§ Mr. Arthur Bottomley
As the last person to see Airey Neave alive, may I be allowed to express my sympathy to Mrs. Neave and her family?
Is my right hon. Friend aware that when I was coming into the House on Friday morning I was stopped by the police at the main entrance, and that on entering the car park I was checked again by one of the attendants?
§ Several hon. Members rose—
§ Mr. Speaker
I shall limit questions to those hon. Members who have already sought to catch my eye. Those who were here for Prayers will know that the House paid with the utmost respect its tribute to our late colleague.
§ Mr. Biggs-Davison
Acknowledging the neighbourly sympathy expressed to our people and to this Parliament from across the Irish Sea, may I ask the Home Secretary whether Her Majesty's Government are in full and continuous contact with the Government in Dublin about the security of the whole of the British Isles against the common enemy of constitutional democracy in the United Kingdom and in the Republic alike?
§ Mr. Lee
Last Friday's episode was not the first, although it was incomparably the worst outbreak perpetrated in the House in the last few years. Is my right hon. Friend satisfied that adequate alarm arrangements exist for the protection of members of the staff? I understand, although I have not been able to verify, that when this incident occurred the alarm sirens did not sound, and secretaries on the lower ground floor did not know what was amiss for a considerable time afterwards. That may not have mattered in this instance, but since we cannot rule out the possibility of repetitions we need the clearest guidance for the protection of people besides Members of Parliament.
§ Mr. Speaker
I appeal to those hon. Members whom I intend to call, who have already stood, to realise that all of us want to be as brief as possible and not to extend exchanges more than is absolutely necessary.
§ Mr. Eldon Griffiths
On the wider question of security about which he has spoken, will the Home Secretary give the House his personal assurance that he is ensuring that sufficient trained personnel are available to the various specialists of the armed squads of the Metropolitan Police to do this job? Will he also give an assurance that he is aware of the potential danger from precision—guided munitions that may fall into the wrong hands from both the NATO and Warsaw Pact armies? Finally, will he ensure that the disparity between the potential threat and the resources available to the police is his constant pre-occupation?
§ Mr. Freud
My right hon. and hon. Friends and I would like to associate ourselves with the remarks made about Mr. Airey Neave. I served with him at Nuremberg. He was a kind and honourable man, much loved by all those who came into contact with him and immensely respected by those who did not have that privilege. Regarding the security arrangements and the statement by the Conservative spokesman about all efforts being made to tighten up security, I would like to tell the Home Secretary and the House that on Saturday morning the security department of the House telephoned a constitutent of mine who had arranged a party for 80 people and told him to cancel the walk through the House of Commons and the lunch, without telling me. As a result of that discourtesy, there is lunch for 80 people downstairs—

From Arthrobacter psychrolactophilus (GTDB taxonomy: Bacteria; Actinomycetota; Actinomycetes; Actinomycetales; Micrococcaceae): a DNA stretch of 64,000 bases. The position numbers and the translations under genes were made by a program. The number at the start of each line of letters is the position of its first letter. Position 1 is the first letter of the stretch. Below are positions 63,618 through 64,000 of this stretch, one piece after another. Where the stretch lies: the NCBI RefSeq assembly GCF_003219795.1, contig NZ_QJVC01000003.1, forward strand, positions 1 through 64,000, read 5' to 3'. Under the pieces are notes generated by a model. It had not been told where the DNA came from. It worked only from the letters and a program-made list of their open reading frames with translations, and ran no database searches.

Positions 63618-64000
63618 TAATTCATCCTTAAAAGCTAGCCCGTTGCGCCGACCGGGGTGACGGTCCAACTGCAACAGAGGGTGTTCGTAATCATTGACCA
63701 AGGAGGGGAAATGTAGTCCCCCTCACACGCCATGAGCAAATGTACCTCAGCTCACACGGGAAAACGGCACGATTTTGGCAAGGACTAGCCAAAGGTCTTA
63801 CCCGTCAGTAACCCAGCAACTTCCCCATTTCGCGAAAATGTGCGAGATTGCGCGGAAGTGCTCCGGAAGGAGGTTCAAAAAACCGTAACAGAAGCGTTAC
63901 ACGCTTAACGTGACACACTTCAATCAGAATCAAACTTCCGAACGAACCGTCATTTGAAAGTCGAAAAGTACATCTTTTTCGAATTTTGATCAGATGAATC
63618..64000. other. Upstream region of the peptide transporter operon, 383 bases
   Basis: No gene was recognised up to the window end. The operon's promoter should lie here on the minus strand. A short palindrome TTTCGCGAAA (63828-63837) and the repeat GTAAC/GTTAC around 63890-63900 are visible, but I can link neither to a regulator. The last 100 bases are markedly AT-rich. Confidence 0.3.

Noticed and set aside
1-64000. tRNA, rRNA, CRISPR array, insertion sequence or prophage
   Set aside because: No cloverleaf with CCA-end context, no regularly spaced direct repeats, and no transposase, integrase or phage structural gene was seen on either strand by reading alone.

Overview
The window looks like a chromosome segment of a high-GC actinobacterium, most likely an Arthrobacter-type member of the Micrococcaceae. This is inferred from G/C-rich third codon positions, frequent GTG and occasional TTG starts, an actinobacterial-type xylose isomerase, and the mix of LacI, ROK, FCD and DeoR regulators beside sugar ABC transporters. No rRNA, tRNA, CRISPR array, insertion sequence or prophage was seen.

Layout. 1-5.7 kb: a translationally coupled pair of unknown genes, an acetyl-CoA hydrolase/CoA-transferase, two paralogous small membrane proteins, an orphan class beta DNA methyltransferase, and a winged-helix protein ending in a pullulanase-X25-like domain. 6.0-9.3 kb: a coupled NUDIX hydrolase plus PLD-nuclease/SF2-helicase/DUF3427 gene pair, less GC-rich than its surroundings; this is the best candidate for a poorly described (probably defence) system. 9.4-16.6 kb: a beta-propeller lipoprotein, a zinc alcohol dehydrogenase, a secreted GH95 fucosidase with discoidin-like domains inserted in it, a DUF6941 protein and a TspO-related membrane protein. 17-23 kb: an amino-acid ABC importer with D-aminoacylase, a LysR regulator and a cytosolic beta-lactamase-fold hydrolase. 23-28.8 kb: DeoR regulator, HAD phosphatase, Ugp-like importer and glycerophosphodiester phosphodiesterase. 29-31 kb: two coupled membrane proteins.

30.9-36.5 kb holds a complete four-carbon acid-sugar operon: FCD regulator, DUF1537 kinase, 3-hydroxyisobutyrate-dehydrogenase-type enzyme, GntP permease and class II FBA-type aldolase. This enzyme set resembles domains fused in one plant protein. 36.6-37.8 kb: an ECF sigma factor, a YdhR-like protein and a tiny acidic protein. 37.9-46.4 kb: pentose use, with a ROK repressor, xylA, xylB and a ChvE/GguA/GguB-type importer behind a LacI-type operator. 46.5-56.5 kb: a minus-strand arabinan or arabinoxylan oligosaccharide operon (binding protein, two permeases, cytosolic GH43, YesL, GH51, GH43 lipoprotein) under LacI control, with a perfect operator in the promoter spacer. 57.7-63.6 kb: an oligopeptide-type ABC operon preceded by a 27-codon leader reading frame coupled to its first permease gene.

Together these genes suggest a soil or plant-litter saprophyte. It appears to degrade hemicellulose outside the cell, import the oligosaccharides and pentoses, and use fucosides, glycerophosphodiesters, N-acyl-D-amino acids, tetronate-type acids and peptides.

§ Mr. Speaker
Order. The hon. Gentleman, I believe, misjudges the atmosphere of the whole House. I hope that we can pass on without complaints being made about security personnel, who are doing a superb job.
§ Mr. Speaker
Order. I would say to the House that we are undertaking commonsense precautions. I deprecate the remarks of the hon. Gentleman about the security forces.
§ Mr. Kilfedder
On behalf of the Ulster people, may I convey heartfelt sympathy to the wife and family of Airey Neave, a gentle, wise and courageous man who lived and died a patriot, in the best sense of that word? With regard to security in the Palace of Westminster, will consideration be given to stopping the public going into the Members' Lobby when the House is sitting? Two weeks ago, a young woman made a dash for the door when walking up to the Public Gallery.
§ Mr. Goodhart
As so many leaders of opinion in the Irish Republic have been quick and eloquent in their praise of Airey Neave's fight against terrorism, will the Government make a fresh approach to the authorities in Dublin to see whether we can combine to improve the co-ordination of our joint struggle against a joint enemy?
§ Mr. Fitt
As an Irishman who believes in the unity of Ireland, I should like to express my revulsion and horror at the terrible tragedy that took place last Friday. I would like to say, from the Floor of this House—again as one who believes in a united Ireland—that I will not live in a united Ireland brought about by the commission of such terrible crimes. Can my right hon. Friend give any indication of the identity of the INLA, which would appear to be responsible? Has it a political association with any political organisation in Northern Ireland?
§ Mr. Churchill
Will the Home Secretary explain why, in the case of the late member for Abingdon, despite full security precautions at his country home and whenever he visited Northern Ireland, no similar provisions were made for his security while in London?
§ Mr. Stokes
Can the Home Secretary assure the House that the punishment for convicted terrorists is a sufficient deterrent, bearing in mind that life sentences do not always last for life?